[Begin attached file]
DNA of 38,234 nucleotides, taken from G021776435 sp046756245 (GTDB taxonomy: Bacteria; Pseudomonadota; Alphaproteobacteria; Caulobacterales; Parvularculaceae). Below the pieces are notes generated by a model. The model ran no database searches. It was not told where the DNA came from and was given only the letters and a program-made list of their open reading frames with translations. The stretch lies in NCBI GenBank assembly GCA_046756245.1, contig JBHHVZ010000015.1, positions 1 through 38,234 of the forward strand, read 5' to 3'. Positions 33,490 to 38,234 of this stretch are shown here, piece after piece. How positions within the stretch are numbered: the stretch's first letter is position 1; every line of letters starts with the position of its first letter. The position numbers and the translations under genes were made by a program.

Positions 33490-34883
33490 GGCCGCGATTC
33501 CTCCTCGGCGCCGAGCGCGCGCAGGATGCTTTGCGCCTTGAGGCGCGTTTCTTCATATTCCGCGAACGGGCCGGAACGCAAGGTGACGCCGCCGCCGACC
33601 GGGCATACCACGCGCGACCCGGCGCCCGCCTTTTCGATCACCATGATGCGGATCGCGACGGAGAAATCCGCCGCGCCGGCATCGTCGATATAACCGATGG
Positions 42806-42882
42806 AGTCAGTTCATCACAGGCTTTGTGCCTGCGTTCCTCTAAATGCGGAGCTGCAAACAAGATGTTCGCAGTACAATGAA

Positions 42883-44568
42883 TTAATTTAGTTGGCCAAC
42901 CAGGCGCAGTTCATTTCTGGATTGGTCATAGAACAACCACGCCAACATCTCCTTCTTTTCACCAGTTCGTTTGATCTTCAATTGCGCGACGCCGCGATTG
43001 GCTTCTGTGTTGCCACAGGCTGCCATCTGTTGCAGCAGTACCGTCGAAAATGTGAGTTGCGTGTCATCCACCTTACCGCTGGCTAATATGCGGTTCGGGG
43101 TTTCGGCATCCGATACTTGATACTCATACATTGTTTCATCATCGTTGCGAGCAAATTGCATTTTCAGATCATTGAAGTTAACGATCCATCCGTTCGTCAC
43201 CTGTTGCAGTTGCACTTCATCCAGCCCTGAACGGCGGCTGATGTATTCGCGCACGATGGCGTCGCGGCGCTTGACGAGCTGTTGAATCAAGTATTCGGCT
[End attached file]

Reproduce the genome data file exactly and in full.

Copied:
DNA of 38,234 nucleotides, taken from G021776435 sp046756245 (GTDB taxonomy: Bacteria; Pseudomonadota; Alphaproteobacteria; Caulobacterales; Parvularculaceae). Below the pieces are notes generated by a model. The model ran no database searches. It was not told where the DNA came from and was given only the letters and a program-made list of their open reading frames with translations. The stretch lies in NCBI GenBank assembly GCA_046756245.1, contig JBHHVZ010000015.1, positions 1 through 38,234 of the forward strand, read 5' to 3'. Positions 33,490 to 38,234 of this stretch are shown here, piece after piece. How positions within the stretch are numbered: the stretch's first letter is position 1; every line of letters starts with the position of its first letter. The position numbers and the translations under genes were made by a program.

Positions 33490-34883
33490 GGCCGCGATTC
33501 CTCCTCGGCGCCGAGCGCGCGCAGGATGCTTTGCGCCTTGAGGCGCGTTTCTTCATATTCCGCGAACGGGCCGGAACGCAAGGTGACGCCGCCGCCGACC
33601 GGGCATACCACGCGCGACCCGGCGCCCGCCTTTTCGATCACCATGATGCGGATCGCGACGGAGAAATCCGCCGCGCCGGCATCGTCGATATAACCGATGG
Positions 42806-42882
42806 AGTCAGTTCATCACAGGCTTTGTGCCTGCGTTCCTCTAAATGCGGAGCTGCAAACAAGATGTTCGCAGTACAATGAA

Positions 42883-44568
42883 TTAATTTAGTTGGCCAAC
42901 CAGGCGCAGTTCATTTCTGGATTGGTCATAGAACAACCACGCCAACATCTCCTTCTTTTCACCAGTTCGTTTGATCTTCAATTGCGCGACGCCGCGATTG
43001 GCTTCTGTGTTGCCACAGGCTGCCATCTGTTGCAGCAGTACCGTCGAAAATGTGAGTTGCGTGTCATCCACCTTACCGCTGGCTAATATGCGGTTCGGGG
43101 TTTCGGCATCCGATACTTGATACTCATACATTGTTTCATCATCGTTGCGAGCAAATTGCATTTTCAGATCATTGAAGTTAACGATCCATCCGTTCGTCAC
43201 CTGTTGCAGTTGCACTTCATCCAGCCCTGAACGGCGGCTGATGTATTCGCGCACGATGGCGTCGCGGCGCTTGACGAGCTGTTGAATCAAGTATTCGGCT